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Court Rules That Gender Identity Disorder May Be A Disability

On May 18, 2017, in Blatt v. Cabela’s Retail, Inc., No. 5:14-cv-04822 (E.D. Pa. 2017), Judge Leeson of the District Court for the Eastern District of Pennsylvania ruled that employees who are terminated from employment because they have gender identity disorder, also known as gender dysphoria, may be protected under the Americans with Disabilities Act (“ADA”).

Most recently, employees have tried, with limited success, to sue for gender identity discrimination under Title VII of the Civil Rights Act of 1964 (“Title VII”), which protects against, among other things, discrimination on the basis of sex. While some courts have equated discrimination on the basis of gender identity or transgender issues with discrimination on the basis of sex, it is still very much an open question.

In Blatt, the plaintiff made a claim for sex discrimination, but then also claimed that her employer violated the ADA because it failed to accommodate her disability, and that it retaliated against her under the ADA because she opposed this discrimination. The plaintiff claimed that her disability was gender identity disorder, and that it substantially limited her major life activities, including interacting with others, reproducing, and social and occupational functioning.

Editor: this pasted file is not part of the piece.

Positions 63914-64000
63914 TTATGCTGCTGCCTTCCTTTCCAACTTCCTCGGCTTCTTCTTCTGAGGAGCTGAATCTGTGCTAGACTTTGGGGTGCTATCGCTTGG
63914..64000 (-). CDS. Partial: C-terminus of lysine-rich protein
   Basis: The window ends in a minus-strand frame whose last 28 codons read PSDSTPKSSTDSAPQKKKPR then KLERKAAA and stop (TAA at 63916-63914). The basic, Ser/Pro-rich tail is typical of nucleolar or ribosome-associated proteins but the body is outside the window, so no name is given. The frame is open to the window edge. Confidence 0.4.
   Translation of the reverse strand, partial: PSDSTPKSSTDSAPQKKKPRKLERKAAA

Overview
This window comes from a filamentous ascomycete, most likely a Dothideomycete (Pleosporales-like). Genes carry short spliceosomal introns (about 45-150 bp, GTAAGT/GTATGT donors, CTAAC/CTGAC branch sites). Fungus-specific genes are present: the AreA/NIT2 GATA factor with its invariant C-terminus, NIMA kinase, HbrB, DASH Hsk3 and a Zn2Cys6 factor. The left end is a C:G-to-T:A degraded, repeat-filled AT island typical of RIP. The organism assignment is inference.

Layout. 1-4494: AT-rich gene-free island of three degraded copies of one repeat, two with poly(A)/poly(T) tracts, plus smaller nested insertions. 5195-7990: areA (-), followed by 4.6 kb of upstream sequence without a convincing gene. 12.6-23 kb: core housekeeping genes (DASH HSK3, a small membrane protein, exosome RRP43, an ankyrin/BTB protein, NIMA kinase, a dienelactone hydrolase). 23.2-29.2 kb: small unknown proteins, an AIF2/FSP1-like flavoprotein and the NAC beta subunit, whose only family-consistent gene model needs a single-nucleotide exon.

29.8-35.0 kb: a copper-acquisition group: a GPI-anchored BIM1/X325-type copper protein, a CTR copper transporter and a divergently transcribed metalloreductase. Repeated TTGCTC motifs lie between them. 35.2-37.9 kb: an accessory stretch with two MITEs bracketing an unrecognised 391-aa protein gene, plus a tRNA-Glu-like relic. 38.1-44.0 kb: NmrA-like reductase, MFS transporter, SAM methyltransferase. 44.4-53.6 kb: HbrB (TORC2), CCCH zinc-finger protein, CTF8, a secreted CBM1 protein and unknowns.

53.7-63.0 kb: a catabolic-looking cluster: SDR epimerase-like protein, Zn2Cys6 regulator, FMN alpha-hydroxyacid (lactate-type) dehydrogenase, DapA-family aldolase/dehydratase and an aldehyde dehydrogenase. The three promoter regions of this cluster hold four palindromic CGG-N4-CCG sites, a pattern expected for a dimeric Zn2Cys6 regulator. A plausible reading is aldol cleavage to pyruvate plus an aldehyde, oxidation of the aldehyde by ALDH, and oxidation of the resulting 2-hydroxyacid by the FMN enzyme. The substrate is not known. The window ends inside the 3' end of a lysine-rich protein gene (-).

The employer moved to dismiss the ADA claims, contending that the statutory language of the ADA necessarily precluded the plaintiff’s ADA claims. The ADA specifically excludes from its coverage “gender identity disorders not resulting from physical impairments.” 42 U.S.C. § 12211. The plaintiff argued, however, that such an interpretation would violate her equal protection rights. The court held that, if possible, it needed to interpret statutes in a manner that did not raise an equal protection issue. Accordingly, the court held that the ADA preclusion of gender identity disorders did not include disorders where there are allegations that the disorder substantially limited one or more major life activities. The court accordingly refused to dismiss the claims.

What Does This Mean For You? Employers should be careful when making employment decisions involving individuals with gender identity disorders. This case, which appears to be the first of its kind to use the ADA as a basis for discrimination by an employee with a gender identity disorder, provides a new avenue for such individuals to attempt to recover damages from employers. Please note that such a claim may be even easier to bring under the Pennsylvania Human Relations Act, which prohibits discrimination on the basis of disability, but which, unlike the ADA, does not contain any exclusion for gender identity disorder. As with any employment decision, employers should ensure that such decisions are made for legitimate business reasons rather than on the basis of any potentially protected status the employee may have.

If you have any questions or concerns about this update, or any other employment or labor law questions, please contact S. Whitney Rahman at swr@blakingerthomas.com or (717) 509-7237.

**This update is provided for informational purposes only and
should not be construed as legal advice or as creating an
attorney-client relationship where one does not already exist**